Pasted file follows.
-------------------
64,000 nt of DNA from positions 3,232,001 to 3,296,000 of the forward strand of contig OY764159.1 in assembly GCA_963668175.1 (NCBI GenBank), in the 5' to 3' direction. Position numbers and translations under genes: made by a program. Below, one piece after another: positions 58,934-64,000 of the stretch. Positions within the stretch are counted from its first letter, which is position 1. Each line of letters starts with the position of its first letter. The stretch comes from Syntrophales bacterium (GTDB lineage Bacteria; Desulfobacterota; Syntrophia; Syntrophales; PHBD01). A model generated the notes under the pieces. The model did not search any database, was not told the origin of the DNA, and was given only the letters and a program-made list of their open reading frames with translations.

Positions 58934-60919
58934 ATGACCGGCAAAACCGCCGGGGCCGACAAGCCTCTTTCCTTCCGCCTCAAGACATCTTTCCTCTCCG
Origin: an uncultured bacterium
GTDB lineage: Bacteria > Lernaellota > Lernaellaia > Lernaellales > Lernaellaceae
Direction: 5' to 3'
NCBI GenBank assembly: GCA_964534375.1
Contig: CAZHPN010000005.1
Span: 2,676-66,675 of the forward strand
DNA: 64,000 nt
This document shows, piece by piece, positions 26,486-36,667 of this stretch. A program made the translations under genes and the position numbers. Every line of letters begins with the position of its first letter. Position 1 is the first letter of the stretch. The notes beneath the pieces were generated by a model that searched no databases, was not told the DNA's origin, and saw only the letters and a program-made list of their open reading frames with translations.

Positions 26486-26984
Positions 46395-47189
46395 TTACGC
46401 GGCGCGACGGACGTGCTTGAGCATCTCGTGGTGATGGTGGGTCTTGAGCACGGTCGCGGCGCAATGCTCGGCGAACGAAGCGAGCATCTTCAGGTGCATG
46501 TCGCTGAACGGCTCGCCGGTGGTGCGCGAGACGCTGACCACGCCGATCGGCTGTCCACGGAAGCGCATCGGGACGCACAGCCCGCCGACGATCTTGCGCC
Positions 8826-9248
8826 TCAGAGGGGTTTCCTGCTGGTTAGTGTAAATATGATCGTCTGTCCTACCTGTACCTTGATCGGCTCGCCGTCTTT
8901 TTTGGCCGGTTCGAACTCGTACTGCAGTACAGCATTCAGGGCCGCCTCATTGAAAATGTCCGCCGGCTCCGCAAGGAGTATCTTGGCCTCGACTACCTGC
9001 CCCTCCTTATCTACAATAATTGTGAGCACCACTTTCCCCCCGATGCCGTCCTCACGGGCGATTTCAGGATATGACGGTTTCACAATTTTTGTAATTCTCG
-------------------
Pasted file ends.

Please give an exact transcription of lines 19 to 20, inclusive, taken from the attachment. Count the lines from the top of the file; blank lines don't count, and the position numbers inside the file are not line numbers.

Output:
8901 TTTGGCCGGTTCGAACTCGTACTGCAGTACAGCATTCAGGGCCGCCTCATTGAAAATGTCCGCCGGCTCCGCAAGGAGTATCTTGGCCTCGACTACCTGC
9001 CCCTCCTTATCTACAATAATTGTGAGCACCACTTTCCCCCCGATGCCGTCCTCACGGGCGATTTCAGGATATGACGGTTTCACAATTTTTGTAATTCTCG